Sacramento ready to make its case for MLS expansion
The news out of New York last month injected immediacy into the race for a Major League Soccer expansion team.
The news out of Orlando last week only added more urgency to the contest, as cities stepped up their competition to land a franchise and Sacramento joined the scramble.
In May, the English Premier League’s Manchester City announced it was teaming up with the New York Yankees to bring a Major League Soccer franchise to the Big Apple in 2015. The long-rumored New York City FC will become the 20th team in MLS.
Then last week, Orlando mayor Buddy Dyer told a local radio show that MLS would award his city a franchise as well — with an announcement possibly coming in the next few weeks.
“Every media interview we’re doing, the question comes up,” San Antonio Scorpions president Michael Hitchcock told The San Antonio Express-News last year.
The remaining contenders for an MLS team include Miami, Minneapolis, Indianapolis, San Antonio, Atlanta, and North Carolina, and yes, Sacramento. The question on supporters minds in all those cities: Where will MLS expand to next and when does that expansion cease?
THE RACE IS ON
The economic growth of the 1990s helped create a teal-and-purple drenched boom in sports expansion. From 1988 to 1999, the top four leagues in this country (NFL, MLB, NBA, and NHL) added 21 franchises to their stable. In the 14 years since 1999, those leagues have expanded just once — when the NBA added the Charlotte Bobcats in 2004.
The saturation of markets for football, baseball, basketball and hockey made Major League Soccer the belle of the ball for cities looking to add a top-tier sports franchise.
Since the other four major sports leagues in this country last expanded, MLS has added nine franchises. The addition of New York brings the number to 11, giving MLS 21 franchises.
But just like the other leagues found out at the end of the ’90s, expansion is a finite resource. MLS’s limit looks to be 24, meaning there could only be three spots left by the end of the summer.
And as a handful of cities across the United States vie to fulfill their own top-tier soccer dreams, the soccer supporters in Sacramento anxiously await 2014 and our chance to lay claim to one of those dwindling slots.
The reason that Sacramento has entered the conversation for MLS expansion is well known: Sacramento Pro Soccer is bringing a USL Pro team to the capital city next summer (USL Pro comprises the third tier of U.S. Soccer behind MLS and the NASL).
Seattle, Portland, and Vancouver all made their jumps to MLS from USL Pro. Orlando City currently plays in USL Pro, but seems likely to join the MLS. Sacramento Pro Soccer’s stated goal from the outset is to follow that blueprint, but the front office for the yet-to-be-named team admits its sources say MLS will cap at 24 teams.
That gives Sacramento little time to find the big investment necessary to build a stadium and pay the expansion fee ($40 million for Montreal last year, but $100 million for New York’s 2015 franchise).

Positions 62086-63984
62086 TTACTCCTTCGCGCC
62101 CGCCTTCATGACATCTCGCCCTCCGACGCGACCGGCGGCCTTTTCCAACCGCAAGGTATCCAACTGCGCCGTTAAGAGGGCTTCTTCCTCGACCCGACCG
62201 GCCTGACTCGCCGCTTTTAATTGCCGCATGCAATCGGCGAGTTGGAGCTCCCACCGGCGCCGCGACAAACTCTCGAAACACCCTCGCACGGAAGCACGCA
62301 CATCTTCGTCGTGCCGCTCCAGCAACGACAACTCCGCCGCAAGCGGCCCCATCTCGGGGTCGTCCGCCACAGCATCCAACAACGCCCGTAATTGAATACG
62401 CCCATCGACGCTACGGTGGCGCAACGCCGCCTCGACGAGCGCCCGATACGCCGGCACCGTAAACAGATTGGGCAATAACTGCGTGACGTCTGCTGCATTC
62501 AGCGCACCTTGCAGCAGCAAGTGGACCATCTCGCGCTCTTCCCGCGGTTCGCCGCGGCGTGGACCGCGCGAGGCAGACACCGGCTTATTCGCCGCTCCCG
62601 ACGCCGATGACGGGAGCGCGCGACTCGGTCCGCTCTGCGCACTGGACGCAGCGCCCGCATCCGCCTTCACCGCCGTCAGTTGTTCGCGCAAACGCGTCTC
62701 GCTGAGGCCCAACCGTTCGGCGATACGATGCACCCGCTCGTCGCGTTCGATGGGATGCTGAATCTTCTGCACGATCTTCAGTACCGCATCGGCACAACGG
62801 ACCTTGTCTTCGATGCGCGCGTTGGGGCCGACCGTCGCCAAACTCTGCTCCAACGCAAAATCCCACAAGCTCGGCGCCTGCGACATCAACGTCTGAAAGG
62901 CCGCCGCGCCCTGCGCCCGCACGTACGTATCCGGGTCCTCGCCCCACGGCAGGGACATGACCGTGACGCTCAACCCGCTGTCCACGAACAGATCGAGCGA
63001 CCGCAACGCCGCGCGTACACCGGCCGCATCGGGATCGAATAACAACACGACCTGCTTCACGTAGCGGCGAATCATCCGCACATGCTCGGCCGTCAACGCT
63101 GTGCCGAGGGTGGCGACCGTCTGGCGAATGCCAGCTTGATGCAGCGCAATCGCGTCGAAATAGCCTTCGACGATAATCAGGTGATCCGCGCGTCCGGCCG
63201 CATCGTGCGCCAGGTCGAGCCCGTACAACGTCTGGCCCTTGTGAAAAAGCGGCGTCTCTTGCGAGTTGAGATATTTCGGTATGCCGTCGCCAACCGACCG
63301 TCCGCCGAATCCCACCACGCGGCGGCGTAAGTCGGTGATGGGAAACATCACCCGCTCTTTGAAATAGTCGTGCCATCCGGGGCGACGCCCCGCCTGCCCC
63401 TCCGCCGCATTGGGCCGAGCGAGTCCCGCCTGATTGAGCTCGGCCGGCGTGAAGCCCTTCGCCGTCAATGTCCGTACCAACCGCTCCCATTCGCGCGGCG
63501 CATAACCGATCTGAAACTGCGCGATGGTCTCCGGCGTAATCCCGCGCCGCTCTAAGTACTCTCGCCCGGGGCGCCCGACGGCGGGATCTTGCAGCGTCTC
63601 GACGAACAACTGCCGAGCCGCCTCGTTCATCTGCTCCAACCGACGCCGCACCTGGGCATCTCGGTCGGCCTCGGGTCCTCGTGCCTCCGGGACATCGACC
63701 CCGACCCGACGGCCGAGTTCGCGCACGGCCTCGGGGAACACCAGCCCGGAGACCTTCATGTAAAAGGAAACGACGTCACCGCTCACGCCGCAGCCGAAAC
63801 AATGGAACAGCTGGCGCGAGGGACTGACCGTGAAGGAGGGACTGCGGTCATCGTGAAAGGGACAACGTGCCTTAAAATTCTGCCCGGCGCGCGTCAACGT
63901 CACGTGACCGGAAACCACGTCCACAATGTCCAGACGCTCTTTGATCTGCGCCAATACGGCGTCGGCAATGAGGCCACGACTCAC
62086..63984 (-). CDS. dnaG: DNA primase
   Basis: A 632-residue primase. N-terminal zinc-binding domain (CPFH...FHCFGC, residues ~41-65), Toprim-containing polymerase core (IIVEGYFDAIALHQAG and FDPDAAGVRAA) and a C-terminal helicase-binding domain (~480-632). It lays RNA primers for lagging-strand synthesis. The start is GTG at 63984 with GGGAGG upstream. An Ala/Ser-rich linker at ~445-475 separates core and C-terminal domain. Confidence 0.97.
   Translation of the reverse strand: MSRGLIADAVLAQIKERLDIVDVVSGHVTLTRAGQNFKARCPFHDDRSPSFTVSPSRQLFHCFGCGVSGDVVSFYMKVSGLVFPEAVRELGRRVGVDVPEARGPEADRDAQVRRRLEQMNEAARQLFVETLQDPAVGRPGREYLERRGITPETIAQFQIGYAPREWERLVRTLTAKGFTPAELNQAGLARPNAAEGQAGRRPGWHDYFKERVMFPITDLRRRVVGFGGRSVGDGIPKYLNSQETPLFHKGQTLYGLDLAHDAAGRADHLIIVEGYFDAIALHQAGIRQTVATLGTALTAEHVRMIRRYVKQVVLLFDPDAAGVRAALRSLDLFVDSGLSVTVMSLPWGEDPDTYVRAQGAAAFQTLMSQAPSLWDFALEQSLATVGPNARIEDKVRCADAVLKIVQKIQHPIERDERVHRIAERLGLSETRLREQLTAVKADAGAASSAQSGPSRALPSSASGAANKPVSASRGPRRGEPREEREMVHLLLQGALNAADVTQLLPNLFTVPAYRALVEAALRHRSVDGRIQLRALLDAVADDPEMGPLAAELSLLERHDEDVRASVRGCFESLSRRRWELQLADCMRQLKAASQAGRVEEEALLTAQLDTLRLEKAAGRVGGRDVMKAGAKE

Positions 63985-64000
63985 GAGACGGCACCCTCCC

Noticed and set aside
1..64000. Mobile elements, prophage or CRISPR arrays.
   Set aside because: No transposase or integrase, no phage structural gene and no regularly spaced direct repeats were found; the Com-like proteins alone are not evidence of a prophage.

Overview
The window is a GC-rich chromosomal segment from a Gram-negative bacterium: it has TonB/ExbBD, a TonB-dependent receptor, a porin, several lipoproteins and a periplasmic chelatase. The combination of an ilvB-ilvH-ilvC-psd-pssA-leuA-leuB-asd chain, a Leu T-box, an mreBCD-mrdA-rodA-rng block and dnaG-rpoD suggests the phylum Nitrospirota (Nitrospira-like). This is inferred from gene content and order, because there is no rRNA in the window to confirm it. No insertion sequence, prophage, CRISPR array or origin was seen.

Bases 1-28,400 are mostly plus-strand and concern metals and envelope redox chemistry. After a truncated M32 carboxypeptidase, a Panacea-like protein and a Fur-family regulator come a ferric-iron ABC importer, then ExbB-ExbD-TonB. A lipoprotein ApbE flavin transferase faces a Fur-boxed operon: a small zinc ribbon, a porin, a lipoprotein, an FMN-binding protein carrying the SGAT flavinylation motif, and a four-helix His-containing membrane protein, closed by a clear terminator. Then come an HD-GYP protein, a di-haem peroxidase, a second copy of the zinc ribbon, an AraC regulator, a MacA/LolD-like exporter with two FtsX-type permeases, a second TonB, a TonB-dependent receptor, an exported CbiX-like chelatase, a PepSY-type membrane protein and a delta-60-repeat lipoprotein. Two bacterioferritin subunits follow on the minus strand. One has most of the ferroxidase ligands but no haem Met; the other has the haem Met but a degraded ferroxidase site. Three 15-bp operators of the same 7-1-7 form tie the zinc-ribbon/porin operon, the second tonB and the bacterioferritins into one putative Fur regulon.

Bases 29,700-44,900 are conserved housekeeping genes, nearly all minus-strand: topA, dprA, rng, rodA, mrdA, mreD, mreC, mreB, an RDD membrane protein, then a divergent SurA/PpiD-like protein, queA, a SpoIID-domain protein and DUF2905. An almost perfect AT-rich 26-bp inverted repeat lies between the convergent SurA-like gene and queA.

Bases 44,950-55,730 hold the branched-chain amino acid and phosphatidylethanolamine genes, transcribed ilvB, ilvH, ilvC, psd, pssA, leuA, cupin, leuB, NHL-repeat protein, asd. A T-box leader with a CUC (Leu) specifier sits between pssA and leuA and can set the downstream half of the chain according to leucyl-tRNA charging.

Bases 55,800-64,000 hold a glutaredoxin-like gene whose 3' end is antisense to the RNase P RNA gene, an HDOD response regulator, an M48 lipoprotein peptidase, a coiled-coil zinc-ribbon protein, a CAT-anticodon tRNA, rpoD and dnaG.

Most of the factors determining whether Sacramento gets an MLS team or not will happen well outside the financial or political influence of the vast majority of Sacramento’s passionate base of soccer fans. And yet, each week the Capital City’s supporters watch as competing cities attempt to showcase their MLS bonafides this summer.
So what should supporters here to do while we wait for the 2014 season to kick off in Sacramento?
You could pour over TV market numbers or scour the Internet for sports market saturation. You could even scan that list of people who wanted to buy the Kings and wonder what it would take to turn Ron Burkle into a soccer fan.
But attempting to read the MLS Tarot cards through demographics and hypothetical investments turns out to be about as productive as trying to get an honest answer out of the Maloofs.
Instead, our idle soccer passion can draw direction from the Sons of Ben, a supporters group founded in Philadelphia in 2007. Its membership grew to the hundreds even though Philadelphia didn’t have an MLS team.
Their blue-clad grassroots movement reached out to MLS officials and state politicians and collected thousands of signatures for petitions.
"All of a sudden these guys in blue started appearing in the strangest places," MLS Commissioner Don Garber said on a documentary about the Sons of Ben, which is slated for release next year.
A year later, MLS awarded Philadelphia a franchise over St. Louis, and Sons of Ben co-founder Bryan James was there to pose with Garber for the occasion
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As the race enters its final stages, Sacramento has just started its run. Waiting for March 2014 definitely is the hardest part, especially as other cities inch closer to the 24. While Sacramento is starting to appear on Top 10 lists for possible MLS expansion cities, it is not anywhere near the top three on those charts.
But a coordinated effort among supporters, soccer dreamers and general sports fanatics here could help lay a foundation to speed up the process and raise Sacramento’s profile.
The urgency created by the latest expansion announcements means we do not have time to wait for 2014.
R.J. Cooper is a co-founder of the Tower Bridge Battalion, an independent supporter group for Sacramento’s USL team, and is president of the Sacramento chapter of The American Outlaws, a local supporter group of the United States National soccer team.
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